Tibetan Buddhist text taken from Tibetan Yoga and Secret ... Buddhist text taken from Tibetan Yoga and Secret ... TIBETAN YOGA AND SECRET DOCTRINES ... Therefore use the swan's art of extracting milk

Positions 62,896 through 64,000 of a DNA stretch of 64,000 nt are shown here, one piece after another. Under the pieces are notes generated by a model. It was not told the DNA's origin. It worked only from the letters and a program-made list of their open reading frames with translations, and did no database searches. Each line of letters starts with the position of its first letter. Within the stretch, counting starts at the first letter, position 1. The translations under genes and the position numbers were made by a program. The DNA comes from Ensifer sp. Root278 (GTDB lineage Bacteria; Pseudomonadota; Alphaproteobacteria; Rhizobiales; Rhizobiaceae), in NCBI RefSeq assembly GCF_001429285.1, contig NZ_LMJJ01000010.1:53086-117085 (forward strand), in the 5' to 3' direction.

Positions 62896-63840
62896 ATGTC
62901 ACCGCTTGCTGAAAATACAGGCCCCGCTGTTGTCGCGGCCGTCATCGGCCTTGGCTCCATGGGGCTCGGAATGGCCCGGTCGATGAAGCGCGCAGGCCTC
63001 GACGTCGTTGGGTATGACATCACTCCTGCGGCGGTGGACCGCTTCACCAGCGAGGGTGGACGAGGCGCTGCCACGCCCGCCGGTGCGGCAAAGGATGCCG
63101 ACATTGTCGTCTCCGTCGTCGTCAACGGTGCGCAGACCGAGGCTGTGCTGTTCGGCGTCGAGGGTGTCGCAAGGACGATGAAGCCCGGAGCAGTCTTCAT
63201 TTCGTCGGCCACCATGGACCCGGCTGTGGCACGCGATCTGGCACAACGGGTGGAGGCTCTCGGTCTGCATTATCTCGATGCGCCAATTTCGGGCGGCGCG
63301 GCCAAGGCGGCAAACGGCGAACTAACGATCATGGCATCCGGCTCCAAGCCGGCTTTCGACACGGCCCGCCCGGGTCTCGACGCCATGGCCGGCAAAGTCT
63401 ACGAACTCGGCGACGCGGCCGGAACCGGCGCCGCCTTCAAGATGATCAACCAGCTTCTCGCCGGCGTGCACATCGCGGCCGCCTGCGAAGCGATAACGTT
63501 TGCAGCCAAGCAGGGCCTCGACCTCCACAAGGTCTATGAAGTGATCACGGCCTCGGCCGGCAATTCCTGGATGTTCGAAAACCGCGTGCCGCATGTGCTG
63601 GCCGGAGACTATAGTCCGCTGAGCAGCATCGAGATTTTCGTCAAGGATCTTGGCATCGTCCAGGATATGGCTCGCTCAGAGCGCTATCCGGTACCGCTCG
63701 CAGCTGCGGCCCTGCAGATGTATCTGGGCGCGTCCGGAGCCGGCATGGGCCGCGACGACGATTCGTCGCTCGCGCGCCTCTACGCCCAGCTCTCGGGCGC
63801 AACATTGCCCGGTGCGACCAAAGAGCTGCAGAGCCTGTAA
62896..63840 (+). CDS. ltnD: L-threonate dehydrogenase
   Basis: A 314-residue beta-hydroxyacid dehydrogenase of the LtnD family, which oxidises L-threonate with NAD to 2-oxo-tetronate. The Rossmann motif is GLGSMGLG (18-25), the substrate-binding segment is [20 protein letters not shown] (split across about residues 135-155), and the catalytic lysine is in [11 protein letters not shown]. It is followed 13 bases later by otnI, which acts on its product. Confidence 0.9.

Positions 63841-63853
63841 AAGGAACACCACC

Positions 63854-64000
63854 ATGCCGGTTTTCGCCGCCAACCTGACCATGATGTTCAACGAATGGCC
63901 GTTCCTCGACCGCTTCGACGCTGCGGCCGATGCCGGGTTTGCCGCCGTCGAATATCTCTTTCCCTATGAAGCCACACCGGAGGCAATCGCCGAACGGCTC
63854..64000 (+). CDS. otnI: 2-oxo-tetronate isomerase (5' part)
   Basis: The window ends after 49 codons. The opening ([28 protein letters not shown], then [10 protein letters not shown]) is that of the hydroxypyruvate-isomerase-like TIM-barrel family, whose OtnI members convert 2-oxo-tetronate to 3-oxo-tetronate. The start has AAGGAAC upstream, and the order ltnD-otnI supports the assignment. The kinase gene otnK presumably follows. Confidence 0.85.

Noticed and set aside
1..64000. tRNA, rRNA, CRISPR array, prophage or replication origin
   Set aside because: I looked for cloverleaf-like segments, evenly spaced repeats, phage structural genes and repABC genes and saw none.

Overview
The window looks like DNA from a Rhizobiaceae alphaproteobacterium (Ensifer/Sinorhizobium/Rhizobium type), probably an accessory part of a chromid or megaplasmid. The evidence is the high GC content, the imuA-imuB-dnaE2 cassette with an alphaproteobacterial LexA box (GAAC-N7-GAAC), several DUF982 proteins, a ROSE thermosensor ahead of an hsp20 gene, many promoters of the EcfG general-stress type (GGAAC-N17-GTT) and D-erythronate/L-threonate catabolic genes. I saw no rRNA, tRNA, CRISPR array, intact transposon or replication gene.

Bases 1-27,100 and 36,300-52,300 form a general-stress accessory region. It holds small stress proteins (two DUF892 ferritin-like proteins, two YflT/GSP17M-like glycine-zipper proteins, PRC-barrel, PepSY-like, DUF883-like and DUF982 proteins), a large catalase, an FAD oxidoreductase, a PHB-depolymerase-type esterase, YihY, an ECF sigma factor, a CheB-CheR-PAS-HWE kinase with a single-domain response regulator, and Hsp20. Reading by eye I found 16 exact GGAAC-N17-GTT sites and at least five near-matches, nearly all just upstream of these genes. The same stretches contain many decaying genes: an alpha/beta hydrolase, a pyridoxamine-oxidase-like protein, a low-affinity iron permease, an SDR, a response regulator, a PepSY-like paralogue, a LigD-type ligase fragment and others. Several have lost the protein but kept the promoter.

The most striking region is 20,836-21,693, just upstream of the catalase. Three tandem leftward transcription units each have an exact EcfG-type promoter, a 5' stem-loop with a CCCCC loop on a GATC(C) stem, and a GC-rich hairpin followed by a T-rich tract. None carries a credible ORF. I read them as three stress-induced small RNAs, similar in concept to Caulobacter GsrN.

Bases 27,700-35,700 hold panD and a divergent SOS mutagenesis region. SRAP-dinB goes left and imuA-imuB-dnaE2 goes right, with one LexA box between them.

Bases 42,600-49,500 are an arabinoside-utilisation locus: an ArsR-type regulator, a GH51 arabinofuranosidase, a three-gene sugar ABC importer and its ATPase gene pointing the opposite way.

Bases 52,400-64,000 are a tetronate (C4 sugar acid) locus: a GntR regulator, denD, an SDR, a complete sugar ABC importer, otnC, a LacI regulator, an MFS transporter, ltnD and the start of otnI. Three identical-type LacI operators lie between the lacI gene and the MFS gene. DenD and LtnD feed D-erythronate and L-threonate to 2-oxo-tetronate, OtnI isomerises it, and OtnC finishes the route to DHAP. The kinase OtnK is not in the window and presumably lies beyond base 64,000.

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<ul><li><p> Tibetan Buddhist text taken from </p><p>Tibetan Yoga and Secret Doctrines </p><p>By W. Y. Evans-Wentz </p><p>DharmaFlower.Net </p></li><li><p>Excerpts from Book: TIBETAN YOGA AND SECRET DOCTRINES Editor: W. Y. EVANS-WENTZ ---------------------------------------------------------------------- ---------------------------------------------------------------------- Pages 60 - 62. The Precious Treasury of Elegant Sayings [1270 AD]. Attributed to the Grand Lama of Saskya Pandita. Recognized by Khubilai Khan as the head of the Lamaist Church. Stanza 20 'A hen, when at rest, produceth much fruit; A peacock, when it remaineth still, hath a handsome tail; A gentle horse hath a swift pace; The quiescence of a holy man is the sign of his being a sage.' Stanza 29 'Not to be cheered by praise, Not to be grieved by blame, But to know thoroughly one's own virtues or powers Are the characteristics of an excellent man.' Stanza 33 'In the same place where the Great Lord [Buddha] is present Who would acknowledge any other man? When the Sun hath arisen, though there be many bright stars in the sky, Not one of them is visible.' Stanza 58 'A foolish man proclaimeth his qualifications; A wise man keepeth them secret within himself; A straw floateth on the surface of the water, But a precious gem placed upon it sinketh.' Stanza 59 'It is only narrow-minded men that make such distinctions As "This is our friend, this our enemy"; A liberal-minded man showeth affection for all. For it is uncertain who may yet be of aid to one.' Stanza 74 'An excellent man, like precious metal, </p><p> 1</p></li><li><p> Is in every way invariable; A villain, like the beams of a balance, Is always varying, upwards and downwards.' Stanza 118 'Much talking is a source of danger; Silence is the means of avoiding misfortune: The talkative parrot is shut up in a cage; Other birds, which cannot talk, fly about freely.' Stanza 134 'The greatest wealth consisteth in being charitable, And the greatest happiness in having tranquility of mind. Experience is the most beautiful adornment; And the best comrade is one that hath no desires.' Stanza 173 'Men of little ability, too, By depending upon the great, may prosper; A drop of water is a little thing, But when will it dry away if united to a lake?' Stanza 182 'Hurtful expressions should never be used, Not even against an enemy; For inevitably they will return to one, Like an echo from a rock.' Stanza 208 'When about to perform any great work, Endeavour to have a trustworthy associate; If one would burn down a forest, The aid of a wind is, of course, needed.' Stanza 228 'Meditation without Knowledge, [1] though giving results for awhile Will, in the end, be devoid of true success; One may melt gold and silver completely, But once the fire be gone they grow hard again.' [1] Or without the guiding teachings of a guru. ---------------------------------------------------------------------- ---------------------------------------------------------------------- Pages 62 - 63. The Staff of Wisdom [2nd or 3rd century AD]. Attributed to Nagarjuna. Recognized as the author of the first systematic exoteric </p><p> 2</p></li><li><p> exposition of the Doctrine of the Voidness. Folio 5 'To him who knoweth the True Nature of things, What need is there of a teacher? To him who hath recovered from illness, What need is there of a physician? To him who has crossed the river, What need is there of a boat?' Folio 7 'An astronomer calculations and divinations concerning the motion of the Moon and the stars, But he doth not divine that in his own household his own womenfolk, being a variance, are misbehaving.' Folio 8 'In eating, sleeping, fearing, and copulating, men and beasts are alike; Man excelleth the beast by engaging in religious practices. So why should a man, if he be without religion, not be equal to the beast?' Folio 13 'Time is fleeting, learning is vast; no one knoweth the duration of one's life: Therefore use the swan's art of extracting milk from water, And devote thyself to the Most Precious [Path].' Although many stars shine, and that ornament of the Earth, the Moon also shineth, Yet when the Sun setteth, it becometh night.' Folio 15 'The science which teacheth arts and handicrafts Is merely science for the gaining of a living; But the science which teacheth deliverance from worldly existence, Is not that the true science?' Folio 20 'That which one desireth not for oneself, Do not do unto others.' Folio 22 'The foolish are like ripples on water, For whatsoever they do is quickly effaced; But the righteous are like carvings upon stone, For their smallest act is durable.' </p><p> 3</p></li><li><p> Folio 23 'With the wise and gentle, the contented and the truthful, Companionship, even in prison, is better than sovereignty with the unruly.' ---------------------------------------------------------------------- ---------------------------------------------------------------------- Pages 63 - 66. The Ocean of Delight for the Wise. Verses 25-8 'The Supreme Path of Altruism is a short-cut, Leading to the Realm of the Conquerors,-- A track more speedy than that of a racing horse; The selfish, however, know naught of it.' Verses 29-34 'Charity produceth the harvest in the next birth, Chastity is the parents of human happiness. Patience is an adornment becoming to all. Industry is the conductor of every personal accomplishment. Dhyana is the clarifier of a beclouded mind. Intellect is the weapon which overcometh every enemy.' Verses 41-2 'Gloat not even though death and misfortune overwhelm thine enemies; Boast not, even though thou equal Indra [in greatness].' Verses 51-2 'Some there are who turn inside out their whole interior By means of over-talkativeness.' Verses 66-7 'Be humble and meek if thou would be exalted; Praise every one's good qualities if thou would have friends.' Verses 69-72 'Argue not with the self-conceited; Vie not with the fortunate; Disparage not the vengeful; Have no grudge with the powerful.' Verses 73-6 'Relinquish an evil custom even though it be of thy fathers and ancestors; </p><p> 4</p></li><li><p> Adopt a good custom even though it be established among thine enemies: Poison is not to be taken even though offered by one's mother; But gold is acceptable even from one who is inimical.' Verses 77-80 'Be not to quick to express the desire of thy heart. Be not short-tempered when engaged in a great work. Be not jealous of a devotee who is truly religious and pious. Consult not him who is habituated and hardened to evil-doing.' Verses 112-13 'Rogues there are even in religious orders; Poisonous plants grow even on hills of medicinal herbs.' Verses 120-1 'Some there are who marvel not at others removing mountains, But who considers it a heavy task when obliged to carry a bit of fleece.' Verses 140-3 'He who is ever ready to take the credit for any action when it hath proved successful And is equally ready to throw the blame on others when it goeth wrong in the least, And who is ever looking for faults in those who are learned and righteous, Possesseth the nature of a crow.' Verse 146 'Preaching religious truths to an unbeliever is like feeding a venomous serpent with milk.' Verses 159-61 'Although a cloth be washed a hundred times, How can it be rendered clean and pure If it be washed in water which is dirty?' Verse 181 'The unreasoning zeal and narrow-mindedness of an ignoramus merely serveth to lower one's esteem of the person he trieth to praise.' Verses 186-8 'The greatest fault to be avoided is Ignorance. To overcome the enemy Ignorance, one requireth Wisdom. The best method of acquiring Wisdom is unfaltering endeavour.' </p><p> 5</p></li><li><p> Verses 193-4 'He who knoweth the Precepts by heart, but faileth to practise them, Is like unto one who lighteth a lamp and then shutteth his eyes.' Verses 204 'Who can say with certainty that one will live to see the morrow?' Verse 214 'How can it be just to kill helpless and inoffensive creatures?' ---------------------------------------------------------------------- ---------------------------------------------------------------------- Page 66. From 'THE VOICE OF THE SILENCE'. Attributed to Kargyutpa Sages. 'Give up thy life, if thou would'st live. * * * The Wise Ones tarry not in the pleasure-grounds of senses. The Wise Ones heed not the sweet-tounged voices of illusion. * * * If through the Hall of Wisdom, thou would'st reach the Vale of Bliss, Discipline, close fast thy senses against the great dire heresy of Separateness that weaneth thee from the rest. * * * The Pupil must regain the child state he hath lost ere the first sound can fall upon his ears. * * * To live to benefit mankind is the first step. To practise the six glorious virtues is the second. * * * If Sun thou canst not be, then be the humble planet. Be humble, if thou would'st attain to Wisdom. Be humbler still, when Wisdom thou hast mastered. * * * The Teacher can but point the way. The Path is one for all; the means to reach the Goal must vary with the Pilgrims. * * * Hast thou attuned thy being to Humanity's great pain, O candidate for light? * * * Compassion speaketh and saith: "Can there be bliss when all that live must suffer? Shalt thou be saved and hear the whole </p><p> 6</p></li><li><p>world cry?" ' ---------------------------------------------------------------------- ---------------------------------------------------------------------- Page 67-100 [1150 AD]. [THE SUPREME PATH OF DISCIPLESHIP: THE PRECEPTS OF THE GURUS] Attributed to the Great Guru Gampopa. Recognized as the founder of the Monastery of Ts'ur-lka, which is now the principal seat of the Kargyutpa Order. Let him who desireth deliverance from the fearful and difficult -to-traverse Sea of Successive Existences, by means of the precepts taught the inspired Kargyutpa Sages, render due homage to these Teachers, whose glory is immaculate, whose virtues are as inexhaustible as the ocean, and whose infinite benevolence embraceth all beings, past, present, and future, throughout the Universe. For the use of those who share in the quest for Divine Wisdom there follow, recorded in writing, the most highly esteemed precepts, called 'The Supreme Path, the Rosary of Precious Gems', transmitted to Gampopa, either directly or indirectly, through that Inspired Dynasty of Gurus, out of their love for him. [THE TWENTY-EIGHT CATEGORIES OF YOGIC PRECEPTS] ---------------------------------------------------------------------- I. THE TEN CAUSES OF REGRET The devotee seeking Liberation and the Omniscience of Buddhahood should first meditate upon these ten things which are causes of regret: (1) Having obtained the difficult-to-obtain, free, and endowed human body, it would be a cause of regret to fritter life away. (2) Having obtained this pure and difficult-to-obtain, free, and endowed human body, it would be a cause of regret to die an irreligious and worldly man. (3) This human life in the Kali-Yuga [or Age of Darkness] being so brief and uncertain, it would be a cause of regret to spend it in worldly aims and pursuits. </p><p> 7</p></li><li><p> (4) One's own mind being of the nature of the Dharma-Kaya, uncreated, it would be a cause of regret to let it be swallowed up in the morass of the world's illusions. (5) The holy guru being the guide on the Path, it would be a cause of regret to be separated from him before attaining Enlightenment. (6) Religious faith and vows being the vessel which conveyeth one to Emancipation, it would be a cause of regret were they to be shattered by the force of uncontrolled passions. (7) The perfect Wisdom having been found within oneself in virtue of the guru's grace, it would be a cause of regret to dissipate it amidst the jungle of worldliness. (8) To sell like so much merchandise the Sublime Doctrine of the Sages would be a cause of regret. (9) Inasmuch as all beings are our kindly parents, [1] it would be a cause of regret to have aversion for and thus disown or abandon any of them. [1] In the Buddhist, as in the Hindu view, so interminably during inconceivable aeons have evolution and transition and rebirth been going on that all sentient beings have been our parents. Reference should here be made to a parallel passage and its commentary in "Tibet's Great Yogi Milarepa", p. 203. (10) The prime of youth being the period of development of the body, speech, and mind, it would be a cause of regret to waste it in vulgar indifference. These are The Ten Causes of Regret. ---------------------------------------------------------------------- II. THE TEN REQUIREMENTS COME NEXT (1) Having estimated one's own capabilities, one requireth a sure line of action. (2) To carry out the commands of a religious preceptor, one requireth confidence and diligence. (3) To avoid error in choosing a guru, the disciple requireth knowledge of his own faults and virtues. (4) Keenness of intellect and unwavering faith are required </p><p> 8</p></li><li><p>to tune in with the mind of the spiritual preceptor. (5) Unceasing watchfulness and mental alertness, graced with humility, are required to keep the body, speech, and mind unsullied by evil. (6) Spiritual armour and strength of intellect are required for the fulfillment of one's heart's vows. (7) Habitual freedom from desire and attachment is necessary if one would be free from bondage. (8) To acquire the Twofold Merit, [1] born of right motives, right actions, and the altruistic dedication of their results, there is need of unceasing effort. [1] The Twofold Merit is expounded in XXVII. (7) {p. 97[2]} (9) The mind, imbued with love and compassion in thought and deed, ought ever to be directed to the service of all sentient beings. (10) Through hearing, understanding, and wisdom, one should so comprehend the nature of all things as not to fall into the error of regarding matter and phenomena as real. These are The Ten Requirements. ---------------------------------------------------------------------- III. THE TEN THINGS TO BE DONE (1) Attach thyself to a religious preceptor endowed with spiritual power and complete knowledge. (2) Seek a delightful solitude endowed with psychic influences as a hermitage. (3) Seek friends who have beliefs and habits like thine own and in whom thou canst place thy trust. (4) Ke...</p></li></ul>